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J Med Entomol. 2000 Sep;37(5):675-88.

Seasonal abundance and survivorship of Culicoides sonorensis (Diptera: Ceratopogonidae) at a southern California dairy, with reference to potential bluetongue virus transmission and persistence.

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  • 1Department of Entomology, University of California, Riverside 92521, USA.

Abstract

Seasonal abundance and survivorship of Culicoides sonorensis Wirth & Jones were examined at a dairy in southern California from January 1995 to December 1997. Insects were collected one to two times per week using five CDC-type suction traps (without light) baited with CO2 at a constant release rate of 1,000 ml/min. Female and male abundance was greatest during late summer and early fall and was directly correlated with mean monthly air temperature. Parity of females was lowest during late summer and early fall. The gonotrophic cycle was estimated to require 3-4 during hot summer months and up to 14 d during cool winter months. Estimated extrinsic incubation of bluetongue virus (BLU) was 9-10 d during August and September. The estimated daily survival ranged from < 60% in the summer to > 95% in the winter, resulting in an expectation of life of only 2-3 d in summer and > 10 d in winter. The probability of females surviving the extrinsic incubation period for BLU virus, and the expectation of infective life were both lowest during late summer and early fall. During 1997, midge abundance during late summer was not high enough to overcome very low survivorship, and the absolute number of females expected to survive the extrinsic incubation period was relatively low. However, in 1995 and 1996, very high midge abundance compensated for low survivorship during summer and the number of females expected to survive the extrinsic incubation period was relatively high. Although abundance was generally very low during the cool winter and spring, host-seeking females were captured throughout the year, and their winter survival was high. Overwintering of BLU virus by continued transmission of the virus by active midges appears possible.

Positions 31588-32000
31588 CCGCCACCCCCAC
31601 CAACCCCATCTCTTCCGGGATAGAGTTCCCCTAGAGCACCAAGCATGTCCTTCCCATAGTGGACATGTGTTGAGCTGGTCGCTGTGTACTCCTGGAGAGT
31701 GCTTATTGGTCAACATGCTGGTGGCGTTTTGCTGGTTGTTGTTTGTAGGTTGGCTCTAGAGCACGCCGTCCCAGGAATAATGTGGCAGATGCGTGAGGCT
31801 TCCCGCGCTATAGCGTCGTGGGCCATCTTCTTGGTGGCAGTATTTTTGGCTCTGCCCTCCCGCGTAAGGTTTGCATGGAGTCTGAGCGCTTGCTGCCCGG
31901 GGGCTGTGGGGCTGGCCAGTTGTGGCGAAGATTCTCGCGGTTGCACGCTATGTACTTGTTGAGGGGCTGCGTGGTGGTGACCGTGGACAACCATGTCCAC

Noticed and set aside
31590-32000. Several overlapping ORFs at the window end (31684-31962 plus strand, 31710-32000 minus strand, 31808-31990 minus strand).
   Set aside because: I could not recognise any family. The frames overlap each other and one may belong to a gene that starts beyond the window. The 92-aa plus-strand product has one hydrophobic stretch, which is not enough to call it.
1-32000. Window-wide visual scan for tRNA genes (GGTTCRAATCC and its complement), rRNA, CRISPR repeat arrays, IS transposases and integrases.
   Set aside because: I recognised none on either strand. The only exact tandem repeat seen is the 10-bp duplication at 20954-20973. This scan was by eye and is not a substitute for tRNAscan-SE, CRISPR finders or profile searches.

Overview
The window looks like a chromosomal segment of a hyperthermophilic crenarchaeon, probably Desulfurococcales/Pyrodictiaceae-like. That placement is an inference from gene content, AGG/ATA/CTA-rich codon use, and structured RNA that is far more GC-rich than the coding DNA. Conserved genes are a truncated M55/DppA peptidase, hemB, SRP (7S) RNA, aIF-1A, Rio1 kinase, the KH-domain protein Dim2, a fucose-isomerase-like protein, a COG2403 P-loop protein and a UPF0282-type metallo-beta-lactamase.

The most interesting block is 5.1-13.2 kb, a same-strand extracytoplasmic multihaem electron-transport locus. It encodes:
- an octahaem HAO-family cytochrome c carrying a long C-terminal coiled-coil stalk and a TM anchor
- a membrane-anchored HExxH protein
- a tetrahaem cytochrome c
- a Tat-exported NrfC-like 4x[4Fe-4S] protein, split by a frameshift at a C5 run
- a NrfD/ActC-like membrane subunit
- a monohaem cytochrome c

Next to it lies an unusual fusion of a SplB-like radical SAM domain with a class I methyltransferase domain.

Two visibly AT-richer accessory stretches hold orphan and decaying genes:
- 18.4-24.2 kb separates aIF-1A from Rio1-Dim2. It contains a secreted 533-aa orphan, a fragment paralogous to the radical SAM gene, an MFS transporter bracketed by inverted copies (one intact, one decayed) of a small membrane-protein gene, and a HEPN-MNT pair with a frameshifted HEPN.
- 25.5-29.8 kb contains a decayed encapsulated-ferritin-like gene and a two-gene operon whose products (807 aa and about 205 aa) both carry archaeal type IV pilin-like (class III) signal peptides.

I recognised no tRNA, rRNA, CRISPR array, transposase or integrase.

PMID:
11004778
[PubMed - indexed for MEDLINE]
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